West of Alice Springs, the western section of the MacDonnell Ranges rises in a series of parallel red ridges, stretched out across the wide, horizontal landscape of Central Australia. Known as Tjoritja by the local Arrernte people, the ranges run from Heavitree Gap, at Alice Springs, to beyond the distant heights of Mount Zeil, the highest peak in the range.
The Larapinta Trail spans this landscape of hidden waterholes, ragged escarpments, and chili-red sand cloaked in the muted colours of the Centralian flora. The trail crosses some of the world’s oldest geological formations, which contain rocks of igneous (volcanic), metamorphic (changed by temperature and pressure), and sedimentary origin. Around 600 species of flora adorn the landscape of the MacDonnells, ranging in size from the silvery spinifex grass to the tall, shapely ghost gums along the watercourses.
As a hiker on the Larapinta Trail, you will encounter many of the unique native animals who live amid this beautiful and challenging environment, including rock wallabies, Perentie lizards, wedge-tail eagles, and dingoes.
You can challenge yourself by hiking the entire trail or take a more relaxed approach and just sample some of the trial’s twelve sections. Each section of the Larapinta Trail can be accessed by car or four-wheel-drive, making it easy to join or leave the trail at any start or finish point. All of the trailheads have a water supply and campsites, and some have free gas barbecues.
This part of Australia has some fascinating human and natural history. Over the course of the next few months, we will not only be featuring stories about the Larapinta Trail but also about some of the superb historical and natural sights that you can find in the area.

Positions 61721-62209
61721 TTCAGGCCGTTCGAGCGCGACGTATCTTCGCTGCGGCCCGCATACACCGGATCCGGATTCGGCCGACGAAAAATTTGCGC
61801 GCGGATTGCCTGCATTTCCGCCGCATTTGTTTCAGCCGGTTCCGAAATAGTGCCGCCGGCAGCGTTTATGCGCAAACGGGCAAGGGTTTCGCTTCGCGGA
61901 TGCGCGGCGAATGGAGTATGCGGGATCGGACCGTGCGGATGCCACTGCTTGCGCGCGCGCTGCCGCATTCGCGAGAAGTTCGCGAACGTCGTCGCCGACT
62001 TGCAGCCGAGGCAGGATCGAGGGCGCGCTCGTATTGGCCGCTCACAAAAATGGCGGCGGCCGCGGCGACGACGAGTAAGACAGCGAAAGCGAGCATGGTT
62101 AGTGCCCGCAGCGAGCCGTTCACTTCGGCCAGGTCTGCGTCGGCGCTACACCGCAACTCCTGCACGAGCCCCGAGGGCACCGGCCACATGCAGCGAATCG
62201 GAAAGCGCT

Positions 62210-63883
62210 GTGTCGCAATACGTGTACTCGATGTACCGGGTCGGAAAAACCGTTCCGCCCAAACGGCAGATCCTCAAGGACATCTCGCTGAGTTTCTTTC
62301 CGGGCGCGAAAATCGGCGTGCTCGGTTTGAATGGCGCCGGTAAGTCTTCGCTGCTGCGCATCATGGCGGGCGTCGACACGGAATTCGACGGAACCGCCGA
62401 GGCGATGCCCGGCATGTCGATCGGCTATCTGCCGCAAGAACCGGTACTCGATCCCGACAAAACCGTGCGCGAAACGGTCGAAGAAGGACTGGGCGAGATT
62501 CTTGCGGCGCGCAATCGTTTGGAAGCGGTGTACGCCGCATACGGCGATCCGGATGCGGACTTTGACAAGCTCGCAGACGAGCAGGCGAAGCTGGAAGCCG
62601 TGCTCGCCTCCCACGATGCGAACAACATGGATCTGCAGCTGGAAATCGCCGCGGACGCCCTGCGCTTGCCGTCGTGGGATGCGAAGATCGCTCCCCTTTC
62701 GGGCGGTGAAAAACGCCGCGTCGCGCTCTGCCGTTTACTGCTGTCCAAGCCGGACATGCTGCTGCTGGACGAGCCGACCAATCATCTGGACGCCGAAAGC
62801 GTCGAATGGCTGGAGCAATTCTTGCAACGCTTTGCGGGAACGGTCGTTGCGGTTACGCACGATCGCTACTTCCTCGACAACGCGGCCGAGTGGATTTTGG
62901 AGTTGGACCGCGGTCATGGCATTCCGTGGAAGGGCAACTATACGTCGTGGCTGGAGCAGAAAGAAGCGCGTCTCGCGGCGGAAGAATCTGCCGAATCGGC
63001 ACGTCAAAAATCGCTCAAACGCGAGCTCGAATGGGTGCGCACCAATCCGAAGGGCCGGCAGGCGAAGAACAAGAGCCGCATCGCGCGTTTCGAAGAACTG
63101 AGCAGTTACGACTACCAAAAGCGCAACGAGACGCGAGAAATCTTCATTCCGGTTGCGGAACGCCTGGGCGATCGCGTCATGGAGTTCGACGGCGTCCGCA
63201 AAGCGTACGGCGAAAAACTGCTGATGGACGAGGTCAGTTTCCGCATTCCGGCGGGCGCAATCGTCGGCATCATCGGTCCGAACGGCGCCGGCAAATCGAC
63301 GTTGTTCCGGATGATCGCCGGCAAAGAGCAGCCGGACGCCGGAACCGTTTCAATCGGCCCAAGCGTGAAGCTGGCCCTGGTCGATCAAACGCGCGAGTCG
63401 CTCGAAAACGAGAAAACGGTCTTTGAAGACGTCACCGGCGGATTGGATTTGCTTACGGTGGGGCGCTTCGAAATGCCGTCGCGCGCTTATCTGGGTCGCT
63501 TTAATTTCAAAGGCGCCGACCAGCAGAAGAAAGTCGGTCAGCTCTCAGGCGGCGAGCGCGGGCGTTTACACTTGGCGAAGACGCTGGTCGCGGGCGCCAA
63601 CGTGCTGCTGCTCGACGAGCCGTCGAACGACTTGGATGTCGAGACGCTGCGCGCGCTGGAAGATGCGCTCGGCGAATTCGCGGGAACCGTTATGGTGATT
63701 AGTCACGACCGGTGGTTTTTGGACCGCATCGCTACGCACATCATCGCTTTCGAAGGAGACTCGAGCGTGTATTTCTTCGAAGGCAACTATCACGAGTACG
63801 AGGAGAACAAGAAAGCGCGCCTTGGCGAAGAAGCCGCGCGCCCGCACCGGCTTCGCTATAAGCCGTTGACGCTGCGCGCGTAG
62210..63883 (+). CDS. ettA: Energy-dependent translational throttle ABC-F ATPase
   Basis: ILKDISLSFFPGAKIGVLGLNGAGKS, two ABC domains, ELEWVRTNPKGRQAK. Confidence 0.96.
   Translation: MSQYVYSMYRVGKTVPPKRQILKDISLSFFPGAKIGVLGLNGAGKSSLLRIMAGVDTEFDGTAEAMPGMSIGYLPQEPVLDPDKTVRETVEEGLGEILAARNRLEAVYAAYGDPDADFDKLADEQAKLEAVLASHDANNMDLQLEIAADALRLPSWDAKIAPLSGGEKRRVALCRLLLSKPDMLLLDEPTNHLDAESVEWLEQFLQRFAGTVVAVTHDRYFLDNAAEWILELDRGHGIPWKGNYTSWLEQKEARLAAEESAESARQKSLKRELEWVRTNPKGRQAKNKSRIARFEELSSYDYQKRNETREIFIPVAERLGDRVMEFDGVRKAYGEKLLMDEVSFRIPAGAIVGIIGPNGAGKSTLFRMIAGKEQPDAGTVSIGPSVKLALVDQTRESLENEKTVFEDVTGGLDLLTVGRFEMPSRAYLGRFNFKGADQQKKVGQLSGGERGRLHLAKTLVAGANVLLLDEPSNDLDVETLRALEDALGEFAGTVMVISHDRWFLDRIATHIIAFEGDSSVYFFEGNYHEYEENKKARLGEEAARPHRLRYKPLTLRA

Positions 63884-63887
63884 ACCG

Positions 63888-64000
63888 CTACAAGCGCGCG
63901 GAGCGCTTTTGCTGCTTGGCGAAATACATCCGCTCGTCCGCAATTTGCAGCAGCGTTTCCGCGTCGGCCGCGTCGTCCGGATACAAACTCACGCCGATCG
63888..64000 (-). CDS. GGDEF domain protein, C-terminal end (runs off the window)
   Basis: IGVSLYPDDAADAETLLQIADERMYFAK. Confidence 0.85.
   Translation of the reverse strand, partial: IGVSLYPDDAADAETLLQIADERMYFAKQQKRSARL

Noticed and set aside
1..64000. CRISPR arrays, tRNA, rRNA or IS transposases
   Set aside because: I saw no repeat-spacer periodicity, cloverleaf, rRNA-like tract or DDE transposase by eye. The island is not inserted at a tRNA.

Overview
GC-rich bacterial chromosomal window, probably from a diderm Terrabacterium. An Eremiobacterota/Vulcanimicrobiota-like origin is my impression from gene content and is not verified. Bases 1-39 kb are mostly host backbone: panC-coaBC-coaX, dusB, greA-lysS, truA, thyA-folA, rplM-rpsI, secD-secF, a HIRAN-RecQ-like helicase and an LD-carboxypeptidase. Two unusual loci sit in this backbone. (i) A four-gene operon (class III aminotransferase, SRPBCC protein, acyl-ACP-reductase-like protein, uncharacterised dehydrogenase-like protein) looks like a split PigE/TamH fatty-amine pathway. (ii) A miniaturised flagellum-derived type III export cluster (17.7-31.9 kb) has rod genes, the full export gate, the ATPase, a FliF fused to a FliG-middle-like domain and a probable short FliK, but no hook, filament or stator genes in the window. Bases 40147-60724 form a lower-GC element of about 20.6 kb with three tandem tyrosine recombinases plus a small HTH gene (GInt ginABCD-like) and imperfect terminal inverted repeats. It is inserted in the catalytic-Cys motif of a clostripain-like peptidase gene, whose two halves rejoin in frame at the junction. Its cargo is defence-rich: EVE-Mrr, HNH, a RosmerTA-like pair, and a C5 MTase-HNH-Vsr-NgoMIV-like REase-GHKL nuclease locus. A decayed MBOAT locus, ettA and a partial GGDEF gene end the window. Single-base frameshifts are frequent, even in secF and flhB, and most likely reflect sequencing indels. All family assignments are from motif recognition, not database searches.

The Larapinta Trail is widely regarded as one of Australia’s best long-distance walks. In today’s blog, we are going to take a brief tour of the must-see points across the Western MacDonnell Ranges. So let’s swing up our swags, figuratively speaking, and take a look at some of the Larapinta Trail’s highlights.
The Alice Springs Telegraph Station marks the start (or finish, depending on which direction you’re walking) of the Larapinta Trail. Established in 1872, the telegraph station was part of the Overland Telegraph Line which spanned the continent from Port Augusta in the south to Darwin in the north.
But, of course, the “singing line”, as it was called, was not the first messenger service in this part of Australia. For thousands of years, Aboriginal people had gathered at the springs to exchange knowledge and goods, and to perform ceremonies. Their songlines radiated out from the springs, which they called Mparntwe, across the vast distances of the continent, carrying their legends and traditions.
Following the successful first crossing of the continent from south to north by the explorer John McDouall Stuart in 1860, the Overland Telegraph Line (OTL) was built to connect Australia with the rest of the world. In those pre-internet days, messages from London, for example, could be sent to Australia in a few hours. Prior to the construction of the OTL, news and current affairs took many months to reach the colony by ship.
The telegraph station operated until 1932 when it was superseded by a more modern facility in the township of Stuart (Alice Springs’ original name). The station’s buildings were gazetted as a historic reserve in 1963. Today, visitors can explore the restored stone buildings of the station and learn about its history through interactive displays in the museum. Guided tours operate at regular intervals every day.
Best of all, the Trail Station Café is open seven days a week to reinvigorate you as you complete the Larapinta Trail or set you up for your time in the wilderness with a last latte.
In the Dreamtime, Rungutirpa was the mythical home of a group of giant goanna ancestors. This is one of the most prominent of the many gaps in the West MacDonnell Ranges, and several dreaming stories and songlines pass between the towering cliffs of Rungutirpa, or Simpson’s Gap, to use its European name.
A permanent billabong (waterhole) lies within the shady confines of the gorge and black-footed wallaby can be spotted at dawn and dusk among the crevices and ledges. Ancient ghost gums dot the sandy bed of Roe Creek and there are some large stands of mulga. Photographers will love the view from Cassia Hill, overlooking Simpsons Gap. In the evening, the setting sun turns the ranges to pink and mauve